While it may seem tempting to target attractive market sectors and provide government-backed capital and direction, this typically does not end well. The efficient allocation of capital, demanding an appropriate return for given risks, is something private markets do extremely well. A handful of bureaucrats cannot match the collective wisdom of the capital markets, no matter how attractive the target.
Creative destruction, which is best applied privately, and is probably the single greatest spark for innovation and advancement, can never be practiced by government. Companies with government backing, inflexible industrial policy, and state-owned enterprises will never bend toward the forces of creative destruction. Simply, people focus on the “creative” side of the equation but are unwilling to accept “destruction.” This is an essential element for any innovation and commercial success. While Netflix creates, it also destroys Blockbuster. This essential economic engine will never happen in an economy guided by industrial policy.
In the 1980s, the same question was asked of America regarding Japan and its industrial policy. While a singular example, the then government-dictated priorities and markets (through MITI and other bureaucratic offices) proved to not be nearly as effective as the free market in determining where capital should prioritize its investment over the long term. While there may be some initial success, a return on invested capital was impossible to sustain, and inefficiencies and non-competitive entities multiplied – and were ultimately undermined by more efficient “free market” formed companies. Capital was wasted, policies intended to create industrial giants ended up being inefficient, lumbering, and a drain for talent.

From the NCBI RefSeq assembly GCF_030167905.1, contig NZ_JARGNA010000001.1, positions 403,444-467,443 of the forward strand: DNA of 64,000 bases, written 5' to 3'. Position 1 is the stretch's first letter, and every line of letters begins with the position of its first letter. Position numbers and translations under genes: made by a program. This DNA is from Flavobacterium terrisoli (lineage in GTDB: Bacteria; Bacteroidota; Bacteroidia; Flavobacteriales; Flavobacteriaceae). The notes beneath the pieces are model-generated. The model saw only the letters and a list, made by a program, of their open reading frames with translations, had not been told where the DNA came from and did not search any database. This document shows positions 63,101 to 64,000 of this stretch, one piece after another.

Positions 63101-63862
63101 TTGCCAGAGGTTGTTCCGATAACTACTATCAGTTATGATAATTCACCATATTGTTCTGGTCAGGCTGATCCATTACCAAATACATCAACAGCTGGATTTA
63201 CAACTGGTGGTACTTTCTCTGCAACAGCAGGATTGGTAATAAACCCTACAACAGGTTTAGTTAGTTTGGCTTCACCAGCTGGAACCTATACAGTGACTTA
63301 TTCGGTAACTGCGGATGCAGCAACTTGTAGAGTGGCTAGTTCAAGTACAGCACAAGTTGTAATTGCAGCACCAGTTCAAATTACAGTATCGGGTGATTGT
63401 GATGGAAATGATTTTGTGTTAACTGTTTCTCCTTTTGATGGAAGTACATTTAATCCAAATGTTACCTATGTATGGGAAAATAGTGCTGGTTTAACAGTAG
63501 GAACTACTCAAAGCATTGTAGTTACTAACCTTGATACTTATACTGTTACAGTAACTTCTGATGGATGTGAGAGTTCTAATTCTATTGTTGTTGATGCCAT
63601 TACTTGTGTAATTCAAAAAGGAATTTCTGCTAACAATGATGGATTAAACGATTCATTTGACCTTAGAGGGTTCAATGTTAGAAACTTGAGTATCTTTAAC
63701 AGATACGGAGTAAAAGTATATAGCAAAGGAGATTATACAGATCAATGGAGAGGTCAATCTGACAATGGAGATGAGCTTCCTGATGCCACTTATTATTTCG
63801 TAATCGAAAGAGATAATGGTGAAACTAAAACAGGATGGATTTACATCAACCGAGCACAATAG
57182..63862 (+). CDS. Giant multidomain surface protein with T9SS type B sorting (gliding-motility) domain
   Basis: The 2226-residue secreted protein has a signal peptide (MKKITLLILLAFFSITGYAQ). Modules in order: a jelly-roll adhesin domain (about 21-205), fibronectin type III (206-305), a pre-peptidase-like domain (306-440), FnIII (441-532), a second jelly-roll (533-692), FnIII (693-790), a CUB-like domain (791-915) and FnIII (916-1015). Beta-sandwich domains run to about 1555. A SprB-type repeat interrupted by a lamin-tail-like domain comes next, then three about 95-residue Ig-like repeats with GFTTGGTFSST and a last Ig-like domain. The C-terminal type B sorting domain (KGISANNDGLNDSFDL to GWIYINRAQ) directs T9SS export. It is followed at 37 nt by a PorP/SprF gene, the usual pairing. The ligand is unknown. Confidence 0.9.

Today, we have that same debate regarding China. We see announcements for industrial policy and capital controlled by state-owned banking and enterprises. But this is ultimately inefficient and will inhibit growth, not enhance competitiveness. Allowing for proper competitive conditions and fairness (recognizing that China subsidizes its state-owned enterprises dramatically, as did Japan – It ended badly for Japan, and it will end badly for China), the free market and private allocation of capital is the best way to build industry.
Many valuable competitive companies today could not be envisaged by industrial policy. For example, going back to Netflix versus Blockbuster, industrial policy would’ve simply made more efficient delivery of DVD’s and would not have understood the power of streaming service. Now, entertainment delivery has been revolutionized – no industrial policy could have ever predicted that or provided the participants with their competitive business models. Bureaucrats, regardless of how insightful and thoughtful, can never match the overall intelligence and efficiency of the markets.
What government can do is provide the infrastructure and playing field for successful innovation. High-speed Internet infrastructure was needed to enable the entertainment streaming business models. This is where government can play a powerful role. Industrial policy should build infrastructure, open up the playing field, allow innovation, set fair rules, and let the players play. Government should not call the plays or interfere with any form of fair competition.